See also 29 July.
These entries via the Web Archive. Some names have been edited to conform with my later practice.
Sunday September 10
Sunday afternoon at the Beauchamp and the Albury. PK, became a little distant as time went on, testimony to the difficulty he is having right now. Tom from Houston Texas was there and told this wonderful if offensive joke: What do you have if you have a room full of people from Arkansas? Ans: a full set of teeth.
Sirdan joined us and he and I talked on the theme of exile, which he feels quite deeply. Ian Smith was also there, sparkling as ever. Ian has yet to issue the imperial summons to M; perhaps tonight? We speculated as to the effect of the public Yum Cha announcement above–minimal I suspect, but it is nice to speculate that all these strangers might turn up.
Good dinner at Una’s in Darlinghurst with Sirdan. M and I used to go here often; it has grown, but the food is just as good as ten years ago. We the went to D’s place where I ran through my website and a few points about chat and ICQ. I’m a computer guru already! :-0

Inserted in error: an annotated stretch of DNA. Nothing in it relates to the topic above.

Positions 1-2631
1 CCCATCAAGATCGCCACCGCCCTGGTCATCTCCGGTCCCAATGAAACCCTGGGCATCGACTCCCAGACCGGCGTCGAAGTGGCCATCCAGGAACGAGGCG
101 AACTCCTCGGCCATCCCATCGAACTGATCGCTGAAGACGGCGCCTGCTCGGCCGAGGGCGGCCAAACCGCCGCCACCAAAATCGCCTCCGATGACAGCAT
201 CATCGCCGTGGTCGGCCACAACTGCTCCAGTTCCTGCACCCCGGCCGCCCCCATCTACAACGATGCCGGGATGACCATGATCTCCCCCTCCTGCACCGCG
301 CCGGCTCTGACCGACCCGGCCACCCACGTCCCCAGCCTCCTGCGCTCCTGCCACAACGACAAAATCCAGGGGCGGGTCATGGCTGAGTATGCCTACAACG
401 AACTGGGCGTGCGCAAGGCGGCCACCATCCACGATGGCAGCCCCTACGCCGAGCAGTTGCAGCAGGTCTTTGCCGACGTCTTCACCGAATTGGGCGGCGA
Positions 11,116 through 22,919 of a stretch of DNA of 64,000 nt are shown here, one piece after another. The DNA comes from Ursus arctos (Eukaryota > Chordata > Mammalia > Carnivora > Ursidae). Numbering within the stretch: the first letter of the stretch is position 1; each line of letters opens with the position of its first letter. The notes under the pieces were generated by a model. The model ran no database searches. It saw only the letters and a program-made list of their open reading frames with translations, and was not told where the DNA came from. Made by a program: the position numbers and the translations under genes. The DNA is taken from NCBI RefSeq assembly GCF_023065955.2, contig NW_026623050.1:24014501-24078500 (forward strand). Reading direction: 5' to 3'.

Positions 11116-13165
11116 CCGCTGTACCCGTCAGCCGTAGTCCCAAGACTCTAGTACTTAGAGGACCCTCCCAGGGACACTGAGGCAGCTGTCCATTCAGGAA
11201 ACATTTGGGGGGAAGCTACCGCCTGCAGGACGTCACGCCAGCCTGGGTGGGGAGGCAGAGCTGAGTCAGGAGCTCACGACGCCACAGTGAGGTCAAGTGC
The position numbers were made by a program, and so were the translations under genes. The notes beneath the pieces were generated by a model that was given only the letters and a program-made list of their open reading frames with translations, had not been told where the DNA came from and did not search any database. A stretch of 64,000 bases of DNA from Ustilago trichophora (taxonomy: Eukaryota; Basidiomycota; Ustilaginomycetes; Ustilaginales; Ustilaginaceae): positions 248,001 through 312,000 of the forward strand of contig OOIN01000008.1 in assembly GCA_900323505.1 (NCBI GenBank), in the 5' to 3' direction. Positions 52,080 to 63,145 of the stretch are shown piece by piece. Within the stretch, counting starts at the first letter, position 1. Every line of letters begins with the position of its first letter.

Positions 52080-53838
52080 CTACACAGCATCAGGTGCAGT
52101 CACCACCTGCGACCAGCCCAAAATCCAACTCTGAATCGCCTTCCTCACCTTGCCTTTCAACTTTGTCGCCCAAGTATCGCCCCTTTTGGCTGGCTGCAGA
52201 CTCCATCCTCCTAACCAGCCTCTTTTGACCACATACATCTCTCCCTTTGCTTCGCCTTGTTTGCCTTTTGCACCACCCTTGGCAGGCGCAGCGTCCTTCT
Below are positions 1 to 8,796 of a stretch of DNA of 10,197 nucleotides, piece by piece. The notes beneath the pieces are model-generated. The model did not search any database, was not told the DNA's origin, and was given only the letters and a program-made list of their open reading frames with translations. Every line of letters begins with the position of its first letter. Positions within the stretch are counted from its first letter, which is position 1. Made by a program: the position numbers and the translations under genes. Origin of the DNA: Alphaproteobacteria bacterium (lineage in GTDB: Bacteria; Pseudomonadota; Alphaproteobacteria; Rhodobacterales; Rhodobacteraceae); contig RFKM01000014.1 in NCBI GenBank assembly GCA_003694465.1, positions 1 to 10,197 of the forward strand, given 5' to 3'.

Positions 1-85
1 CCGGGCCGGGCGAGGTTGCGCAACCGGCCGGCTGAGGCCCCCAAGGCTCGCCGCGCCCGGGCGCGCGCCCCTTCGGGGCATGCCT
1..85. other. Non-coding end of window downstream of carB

I also ran into Cameron, a man I had known at the Britannia Hotel (the first gay bar I ventured into –in 1985!). He was a psychotherapist in those days. I literally had not seen him since about 1988. Since 1991 he has been living in Queensland, currently on an island, and he is no longer a psychotherapist.
Tuesday, September 19: International Day of Peace
Quite a good haul from the local Library yesterday. First as a browsing book, Cult TV by Jon E Lewis and Penny Stempel: does anyone other than me remember The Adventures of Sir Lancelot, who rescued “kidnapped queens” in towers on a daily basis? Second, a clutch of mystery stories: an interesting genre these days. Can a male American of apparently Indian extraction, K J A Wishnia, write feminist PI tales? There is one for the more puritanical politically correct to grapple with, particularly when the PI is Hispanic and an environmentalist with a baby! The answer is, “Yes he can–and rather well.